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Why there are only one Buddha per universe?

And why there are not more or less at any time?

  • So sorry for the delay in completing my reply to you @Victor, but I saw that Dhammadhatu has already written the example that I wanted to bring forth. – Saptha Visuddhi Mar 11 '17 at 5:55
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The teaching attributed to the Buddha of 'there can only be one self-enlightened Buddha in a world-system (lokadhātuyā)' is found in the Bahudhātuka Sutta of the Majjhima Nikaya, which states:

He understands: ‘It is impossible, it cannot happen that two Accomplished Ones (arahanto), Fully Self-Enlightened Ones (sammāsambuddhā), could arise contemporaneously in one (ekissā) world-system (lokadhātuyā) ― there is no such possibility.’

And he understands: ‘It is possible that one Accomplished One, a Fully Self-Enlightened One, might arise in one world-system ― there is such a possibility.’

Bahudhātuka Sutta



The Milindapañha, which is a later-day commentary (c. 100BC), provides a detailed explanation:

This world system, O king, is a one-Buddha-supporting world; that is, it can bear the virtue of only a single Tathāgata. If a second Tathāgata were to arise the world could not bear him, it would shake and tremble, it would bend, this way and that, it would disperse, scatter into pieces, dissolve, be utterly destroyed. just as a boat, O king, might be able to carry one passenger across. Then, when one man had got on board, it would be well trimmed and able to bear his weight. But if a second man were to come like to the first in age and caste and strength and size and stoutness of body and build of frame, and he too should get on board the boat—would that boat be able, O king, to carry them both?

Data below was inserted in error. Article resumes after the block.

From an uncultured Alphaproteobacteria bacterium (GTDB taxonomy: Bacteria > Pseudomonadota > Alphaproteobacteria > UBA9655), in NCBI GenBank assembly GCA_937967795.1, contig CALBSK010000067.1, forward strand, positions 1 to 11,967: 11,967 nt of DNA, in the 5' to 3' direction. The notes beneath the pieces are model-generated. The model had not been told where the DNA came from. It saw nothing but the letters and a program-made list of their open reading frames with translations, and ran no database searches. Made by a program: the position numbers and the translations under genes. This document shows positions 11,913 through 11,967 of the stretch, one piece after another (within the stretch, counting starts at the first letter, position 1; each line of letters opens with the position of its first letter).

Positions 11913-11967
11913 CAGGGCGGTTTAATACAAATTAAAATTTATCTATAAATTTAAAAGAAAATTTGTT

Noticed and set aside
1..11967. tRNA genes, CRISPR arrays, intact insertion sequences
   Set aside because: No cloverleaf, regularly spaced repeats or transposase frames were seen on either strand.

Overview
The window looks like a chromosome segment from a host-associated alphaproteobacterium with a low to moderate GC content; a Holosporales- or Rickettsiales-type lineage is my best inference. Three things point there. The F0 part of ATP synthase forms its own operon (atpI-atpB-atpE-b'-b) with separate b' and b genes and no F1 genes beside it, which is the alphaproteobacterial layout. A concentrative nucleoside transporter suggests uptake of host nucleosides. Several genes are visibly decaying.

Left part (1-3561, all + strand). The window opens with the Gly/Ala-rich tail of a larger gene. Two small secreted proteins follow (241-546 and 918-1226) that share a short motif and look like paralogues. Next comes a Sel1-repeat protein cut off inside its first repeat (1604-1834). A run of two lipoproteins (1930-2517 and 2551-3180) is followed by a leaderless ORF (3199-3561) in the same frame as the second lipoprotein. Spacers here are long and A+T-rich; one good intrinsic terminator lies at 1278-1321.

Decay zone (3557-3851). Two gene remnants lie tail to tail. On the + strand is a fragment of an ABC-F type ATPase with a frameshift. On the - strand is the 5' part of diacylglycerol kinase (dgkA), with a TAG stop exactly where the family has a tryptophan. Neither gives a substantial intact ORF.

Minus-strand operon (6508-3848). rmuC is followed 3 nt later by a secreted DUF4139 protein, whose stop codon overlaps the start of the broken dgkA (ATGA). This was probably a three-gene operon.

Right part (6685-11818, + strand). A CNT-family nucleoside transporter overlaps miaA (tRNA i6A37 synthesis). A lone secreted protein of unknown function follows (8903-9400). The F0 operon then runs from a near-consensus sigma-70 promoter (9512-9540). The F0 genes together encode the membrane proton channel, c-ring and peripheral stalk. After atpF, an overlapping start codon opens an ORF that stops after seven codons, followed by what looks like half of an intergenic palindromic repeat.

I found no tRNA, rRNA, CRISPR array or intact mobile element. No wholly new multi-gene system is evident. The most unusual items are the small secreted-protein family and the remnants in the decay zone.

Or suppose, O king, that a man had eaten as much food as he wanted, even so that he had filled himself with nourishment up to the throat, and he—thus satiated, regaled, filled with good cheer, with no room left for more, drowsy and stiff as a stick one cannot bend—were again to eat as much food as he had eaten before—would such a man, O king, then be at ease?’

Suppose, O king, there were two carts quite filled with precious things up to the top, and people were to take the things from the one cart and pile them up on the other, would that one be able to carry the weight of both?’

If, O king, two Buddhas were to arise together, then would disputes arise between their followers, and at the words: “Your Buddha, our Buddha,” they would divide off into two parties—just as would the followers of two rival powerful ministers of state. This is the other reason, O king, why two Buddhas could not appear at the same time.

The passage (of Scripture) that the Buddha is the chief would become false, and the passage that the Buddha takes precedence of all would become false, and the passage that the Buddha is the best of all would become false. And so all those passages where the Buddha is said to be the most excellent, the most exalted, the highest of all, the peerless one, without an equal, the matchless one, who hath neither counterpart nor rival—all would be proved false. Accept this reason too as in truth a reason why two Buddhas cannot arise at once.

Of other things also, whatever is mighty in the world is singular. The broad earth is great, O king, and it is only one. The ocean is mighty, and it is only one. Sineru, the king of the mountains, is great; and it is only one. Space is mighty, and it is only one. Sakka (the king of the gods) is great, and he is only one. Mara (the Evil One, Death) is great, and he is only one. Mahā-Brahmā is mighty, and he is only one. 51 A Tathāgata, an Arahat Buddha supreme, is great, and he is alone in the world. Wherever any one of these spring up, then there is no room for a second. And therefore, O king, is it that only one Tathāgata, an Arahat Buddha supreme, can appear at one time in the world.’

Mil 5.5 11; Mil 235